BODY WATCH : A Sharper Image : Most of us fixate so much on food--watching calories and fat--that we’ve lost the link between hunger and eating. But a new book on weight obsession may be the answer


Banish dieting from your life.


The concept is foreign, even scary, especially for women.

But it’s an idea whose time has come, say two New York therapists who have done just that.

Now Jane Hirschmann, 49, and Carol Munter, 51, hope to persuade others to get off the diet roller coaster and stop hating their shapes. In their new book, “When Women Stop Hating Their Bodies: Freeing Yourself From Food and Weight Obsession” (Fawcett Columbine), they offer alternatives to dieting: “demand feedings” and inner regulation in lieu of counting calories and fat grams.

The duo, who also wrote “Overcoming Overeating” (Fawcett Columbine Trade Paperbacks, 1989) has declared May 6 “International No-Diet Day” as part of their campaign “to end body hatred and dieting.” By telephone from their respective offices, Hirschmann and Munter elaborated recently about life without diets.

Question: Who is this book meant for?

Hirschmann: This book is written for the millions of women who wake up every morning and look in the mirror and say, “Yuck.” Women who spend many hours throughout the day having negative body thoughts, who think about what foods they should have and shouldn’t have. Women who are chronic dieters, who have really lost the basic connection between physiological hunger and food.


Q: How do you define a dieter?

Hirschmann: A person who tries to regulate food from outside of themselves, whether they count calories or eliminate certain foods.

Q: What’s wrong with diets?

Munter: First, they turn you into a compulsive eater and, second, they make you fat. The more complicated answer is that, first of all, a diet implies there is something wrong with how you look today, that as a result of somehow not fitting in or measuring up to a cultural standard . . . you should deprive yourself of certain things. And the minute a woman says to herself, “I shouldn’t eat X,” chances are simply because she said that, she is going to want to eat X more than she ever did before. Diets inspire rebellion, just like prisons inspire breakouts. That’s why 95%-98% of people who go on diets eventually regain the weight plus some.

Q: In lieu of a diet, can you explain the eating plan you’re suggesting?

Munter: When you say “No more” to dieting, what you are really saying is, “I am not going to artificially restrict myself from any food. What I am going to do is to ‘legalize’ all foods--make all foods equal in a psychological sense, regardless of their caloric content. I am not going to say ‘Lettuce is better than cookies.’ ” What we say is, you were born knowing how to eat. Infants get fed when they are hungry and the caretaker stops feeding them when they indicate they have had enough.

We think adults need to go back to demand feeding so they can reconnect food with the experience of physiological hunger. Each time you feed yourself when you are hungry, you demonstrate you can take care of yourself. Psychologically, you feel much more grounded. There is much less need to use food as a tranquilizer. We’re not saying, “Eat whatever you want, whenever you want it.” (We are saying) if you give up dieting, there is a way to learn inner self-regulation. It’s much harder to do than a diet. Once people give themselves full permission, they can live quite comfortably with all the (previously forbidden) foods in the house. They are no longer desperate.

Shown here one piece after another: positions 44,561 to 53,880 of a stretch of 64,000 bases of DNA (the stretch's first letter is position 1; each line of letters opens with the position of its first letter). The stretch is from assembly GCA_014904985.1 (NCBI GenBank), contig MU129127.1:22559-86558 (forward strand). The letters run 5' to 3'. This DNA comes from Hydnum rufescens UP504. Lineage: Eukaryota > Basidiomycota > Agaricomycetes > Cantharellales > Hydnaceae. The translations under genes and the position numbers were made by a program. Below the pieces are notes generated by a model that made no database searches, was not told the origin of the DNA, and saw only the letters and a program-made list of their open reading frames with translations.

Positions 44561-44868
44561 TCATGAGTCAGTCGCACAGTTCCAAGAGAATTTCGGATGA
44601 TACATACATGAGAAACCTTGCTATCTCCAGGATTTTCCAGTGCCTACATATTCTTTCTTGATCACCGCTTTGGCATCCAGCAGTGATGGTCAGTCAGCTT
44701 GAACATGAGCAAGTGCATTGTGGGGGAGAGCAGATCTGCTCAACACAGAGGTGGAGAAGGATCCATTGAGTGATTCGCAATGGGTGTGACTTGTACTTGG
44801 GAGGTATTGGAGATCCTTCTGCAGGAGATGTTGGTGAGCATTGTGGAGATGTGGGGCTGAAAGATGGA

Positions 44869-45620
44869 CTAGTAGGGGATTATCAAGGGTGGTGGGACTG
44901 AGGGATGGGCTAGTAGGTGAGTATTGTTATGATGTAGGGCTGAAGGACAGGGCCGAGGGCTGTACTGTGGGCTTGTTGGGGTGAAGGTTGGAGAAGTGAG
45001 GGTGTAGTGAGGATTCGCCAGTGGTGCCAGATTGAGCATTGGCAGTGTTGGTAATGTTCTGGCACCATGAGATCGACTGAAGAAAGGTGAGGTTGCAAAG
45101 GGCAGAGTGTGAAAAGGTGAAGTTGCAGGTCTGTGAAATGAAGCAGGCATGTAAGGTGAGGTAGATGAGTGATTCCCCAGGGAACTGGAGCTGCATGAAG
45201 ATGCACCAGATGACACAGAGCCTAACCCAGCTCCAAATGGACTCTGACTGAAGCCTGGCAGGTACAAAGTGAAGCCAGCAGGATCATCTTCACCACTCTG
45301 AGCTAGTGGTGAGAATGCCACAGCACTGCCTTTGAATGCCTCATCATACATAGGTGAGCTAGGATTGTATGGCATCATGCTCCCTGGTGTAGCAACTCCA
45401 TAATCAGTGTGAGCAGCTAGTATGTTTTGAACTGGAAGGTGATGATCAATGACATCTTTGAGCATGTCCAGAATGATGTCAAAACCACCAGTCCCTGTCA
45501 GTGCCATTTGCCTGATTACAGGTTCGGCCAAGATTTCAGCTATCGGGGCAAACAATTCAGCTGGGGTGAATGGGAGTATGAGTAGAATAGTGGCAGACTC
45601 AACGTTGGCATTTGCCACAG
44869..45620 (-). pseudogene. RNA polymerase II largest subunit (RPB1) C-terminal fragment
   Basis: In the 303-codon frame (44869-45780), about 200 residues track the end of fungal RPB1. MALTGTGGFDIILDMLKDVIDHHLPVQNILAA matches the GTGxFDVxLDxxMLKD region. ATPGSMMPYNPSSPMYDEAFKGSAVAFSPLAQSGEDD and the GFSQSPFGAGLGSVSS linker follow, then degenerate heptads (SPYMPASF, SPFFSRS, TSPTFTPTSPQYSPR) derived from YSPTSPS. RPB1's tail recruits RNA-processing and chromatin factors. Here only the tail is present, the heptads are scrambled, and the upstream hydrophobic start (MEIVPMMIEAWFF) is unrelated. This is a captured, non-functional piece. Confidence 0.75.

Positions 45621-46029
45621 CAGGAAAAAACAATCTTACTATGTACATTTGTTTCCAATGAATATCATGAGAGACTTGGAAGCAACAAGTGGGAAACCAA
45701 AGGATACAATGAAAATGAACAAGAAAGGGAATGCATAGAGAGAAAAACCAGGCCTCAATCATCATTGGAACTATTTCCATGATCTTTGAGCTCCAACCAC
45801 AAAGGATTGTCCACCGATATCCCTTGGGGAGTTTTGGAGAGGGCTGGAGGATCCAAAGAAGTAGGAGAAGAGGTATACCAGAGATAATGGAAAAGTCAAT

Q: In the book, you talk about mouth hunger versus stomach hunger. What’s the difference?

Hirschmann: Stomach hunger is the physiological need for food as a fuel. Mouth hunger is all the psychological reasons for which we eat.

Q: You also talk about the epidemic of bad body fever and bad body talk, such as “My thighs are gross.” Can you elaborate on its origins and effects? And the cure?


Munter: Bad body fever is a syndrome that afflicts most women who grow up in a culture in which women are devalued. They grow up feeling that there is something wrong with them the way they are and they need to transform their shape in order to be OK.

Hirschmann: A bad body thought is never, ever about your body. At the moment you have a bad body thought, there was something else going on that you couldn’t name directly. An example might be that you say, “Oh, my God, my stomach protrudes, how disgusting.”

At that moment, if the woman is really brave, she might say to herself, “I treat myself worse than I would treat a bad enemy.” First she would apologize and then she would go on to challenge the thought. Who said that every woman should have a flat stomach? She might ask herself, “What was I doing and talking about at that moment? Because 10 minutes before I did not have that thought and I had the same stomach.” Perhaps she just got off from a phone call with her boss where she asserted herself and felt she “stuck out” too much in that conversation.

Munter: One woman told me, “If I could have back all the time I spent berating myself for my body, by now I could have a Ph.D.”

Q: But what about the health risks associated with being overweight? Are you dismissing those concerns when you tell women to stop dieting?

Hirschmann: Not at all. There’s a lot of research now on both sides of the fence. Some say it’s better to stabilize at a higher weight rather than continue yo-yoing up-and-down.


Munter: If you’re willing to say, “OK, absolutely no more diets; I’m going to figure out from the inside out what my body needs and how much,” then you maximize the chance of returning to what for you is a natural weight, in a way that you are not going to regain. Everybody who jumps in (to this plan) feet first has a very good chance of getting to a point where it does not occur to them to eat unless they are physiologically hungry. And that’s a miracle.